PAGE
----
Winklevii Call Crypto “Winter,” Consumer-Crypto Struggles, Crypto-FinTech Thrives

Drew Chapin
Published in
3 min readDec 20, 2018


Cameron and Tyler Winklevoss, founders of the Gemini crypto exchange, aren’t concerned about the cryptocurrency slump: in a recent Bloomberg interview, Tyler Winklevoss claimed, “We’re totally at home in winter.”

It’s a good quote and signal for the Winklevii-owned exchange and its users, though it’s easy to ride out the storm when you’re as established as Gemini and have founders with deep pockets.

Others aren’t as lucky, especially those working on consumer-facing projects. According to State of the dApps, there are ~44,700 daily active users for ~1,260 live decentralized applications, or 35 daily users per live dApp despite billions funneled into the ecosystem in 2016 and 2017. The popular Steemit laid off close to 70% of its staff in November. Even ConsenSys, which once boasted a Netflix-like appetite for launching every project imaginable, has sounded the alarm and announced a realignment of its 1,000-employee venture studio.

The reasons for these developments are complex, many, and the subject for a much longer post on another day. Rather than step through the blockchain industry’s desire to go from crawl to sprint overnight, I think it best to focus on what is working right now: crypto-fintech.

A train can’t go anywhere without tracks, and it should go without saying major cryptocurrencies can’t really reach mass markets without the rails needed to facilitate easy access and faith in the system.

These rails are the kind offered by payment providers like Visa: a merchant accepts Visa because Visa is offering a level of security that the funds will be received (whether overnight or within a few days), and a consumer uses Visa because it enables easy access (and it’s easier than taking out a checkbook).

Companies like Worbli are not the sexiest — they aren’t promising to leverage blockchain to solve the issues of the day around Facebook and data, for example — but they are laying the rails for what it’s going to take to bring crypto to the masses.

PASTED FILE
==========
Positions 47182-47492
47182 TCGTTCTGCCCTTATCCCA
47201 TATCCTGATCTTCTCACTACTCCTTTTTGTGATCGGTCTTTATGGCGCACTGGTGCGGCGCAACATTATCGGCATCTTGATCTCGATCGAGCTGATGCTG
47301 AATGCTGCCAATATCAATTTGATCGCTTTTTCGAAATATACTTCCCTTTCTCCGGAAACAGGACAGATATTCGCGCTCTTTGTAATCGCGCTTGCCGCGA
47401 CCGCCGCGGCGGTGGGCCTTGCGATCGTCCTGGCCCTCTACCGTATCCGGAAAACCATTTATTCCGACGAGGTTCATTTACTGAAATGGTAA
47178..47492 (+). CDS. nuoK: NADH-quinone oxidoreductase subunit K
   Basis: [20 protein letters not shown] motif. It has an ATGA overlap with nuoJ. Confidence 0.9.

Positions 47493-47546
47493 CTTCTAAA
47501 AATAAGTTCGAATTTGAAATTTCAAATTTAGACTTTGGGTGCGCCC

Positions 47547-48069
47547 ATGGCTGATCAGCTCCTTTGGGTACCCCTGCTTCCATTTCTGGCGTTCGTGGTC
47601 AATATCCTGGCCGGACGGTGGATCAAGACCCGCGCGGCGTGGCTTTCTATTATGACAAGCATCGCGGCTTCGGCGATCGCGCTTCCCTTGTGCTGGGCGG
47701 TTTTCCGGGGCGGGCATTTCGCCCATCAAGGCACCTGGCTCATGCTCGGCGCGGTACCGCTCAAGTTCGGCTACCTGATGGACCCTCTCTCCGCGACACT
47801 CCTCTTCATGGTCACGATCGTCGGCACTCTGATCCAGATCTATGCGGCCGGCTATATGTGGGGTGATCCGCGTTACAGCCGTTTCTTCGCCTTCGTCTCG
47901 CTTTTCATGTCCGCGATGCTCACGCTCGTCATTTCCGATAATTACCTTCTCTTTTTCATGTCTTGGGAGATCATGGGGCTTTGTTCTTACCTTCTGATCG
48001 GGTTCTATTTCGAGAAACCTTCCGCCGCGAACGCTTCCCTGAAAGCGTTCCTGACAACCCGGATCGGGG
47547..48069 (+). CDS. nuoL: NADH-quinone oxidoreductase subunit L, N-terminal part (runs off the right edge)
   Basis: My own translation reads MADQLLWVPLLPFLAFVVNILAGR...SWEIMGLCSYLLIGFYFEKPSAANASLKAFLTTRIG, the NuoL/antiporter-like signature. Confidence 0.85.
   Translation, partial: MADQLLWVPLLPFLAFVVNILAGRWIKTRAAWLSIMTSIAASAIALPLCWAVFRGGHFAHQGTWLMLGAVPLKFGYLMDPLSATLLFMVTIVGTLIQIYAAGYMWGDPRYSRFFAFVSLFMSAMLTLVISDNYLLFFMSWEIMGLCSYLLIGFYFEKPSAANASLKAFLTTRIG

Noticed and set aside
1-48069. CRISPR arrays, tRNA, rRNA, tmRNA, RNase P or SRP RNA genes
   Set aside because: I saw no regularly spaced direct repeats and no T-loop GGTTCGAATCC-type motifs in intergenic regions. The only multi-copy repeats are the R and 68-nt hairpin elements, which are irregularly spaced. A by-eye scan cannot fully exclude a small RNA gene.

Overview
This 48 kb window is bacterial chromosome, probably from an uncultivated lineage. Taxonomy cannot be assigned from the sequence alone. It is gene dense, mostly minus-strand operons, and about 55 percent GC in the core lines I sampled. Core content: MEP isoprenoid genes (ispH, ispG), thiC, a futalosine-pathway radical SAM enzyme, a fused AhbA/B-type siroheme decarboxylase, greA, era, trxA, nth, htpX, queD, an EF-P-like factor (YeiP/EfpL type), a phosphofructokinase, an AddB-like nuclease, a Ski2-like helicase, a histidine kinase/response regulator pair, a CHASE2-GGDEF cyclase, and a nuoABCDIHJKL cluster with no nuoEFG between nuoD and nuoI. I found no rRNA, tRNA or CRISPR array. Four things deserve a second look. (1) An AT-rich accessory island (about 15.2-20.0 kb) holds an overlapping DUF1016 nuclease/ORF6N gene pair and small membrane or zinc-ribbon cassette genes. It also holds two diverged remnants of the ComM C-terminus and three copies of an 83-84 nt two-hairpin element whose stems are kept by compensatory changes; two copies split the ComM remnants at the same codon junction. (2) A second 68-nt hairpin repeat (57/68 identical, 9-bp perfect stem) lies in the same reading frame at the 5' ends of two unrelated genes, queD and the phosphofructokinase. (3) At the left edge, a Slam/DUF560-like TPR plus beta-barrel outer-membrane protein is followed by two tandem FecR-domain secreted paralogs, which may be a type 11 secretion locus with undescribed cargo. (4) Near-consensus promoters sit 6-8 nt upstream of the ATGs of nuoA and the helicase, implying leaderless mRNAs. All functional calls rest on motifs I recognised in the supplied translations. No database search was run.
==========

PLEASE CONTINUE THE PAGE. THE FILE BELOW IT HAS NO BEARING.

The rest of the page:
Worbli has partnered with major players Holland & Knight, Chintai EOS, Web Profits, and Origin to jumpstart its effort to serve as the centerpiece for a full suite of financial services from exchanges and smart contracts to dApps and cross-chain integrations.

The proof is in the hiring — while Steemit and ConsenSys shrink their headcount, Worbli is absorbing top talent in the industry and their appetite only appears to be growing larger.

And while Worbli has been late to the game, that may end up being a good thing: while Coinbase, Circle, and others have had to be the first through the brick wall of regulation and governance, it’s the newcomers like Worbli who can step through the wreckage and seek compliance from day one.

A cold and snowy winter can be tough but it’s important to remember the thaw will come, and it’s that snowmelt that nourishes and leads to spring flowers. Crypto-fintech and Worbli have their work cut out for them as they brave the brutal winter of a sub-$4k bitcoin, but the reward is potentially enormous: one of these companies could prove to be the Netscape Navigator or America Online of our time.

Andrew J. Chapin is the Co-Founder & CEO of Benja, the commerce network, head of the benjaCoin token project, and author of Art of the Initial Coin Offering.



Drew Chapin

Early-stage tech business development, focused on the intersection of commerce and media. Specialize in product discovery. Writing & working on what's next.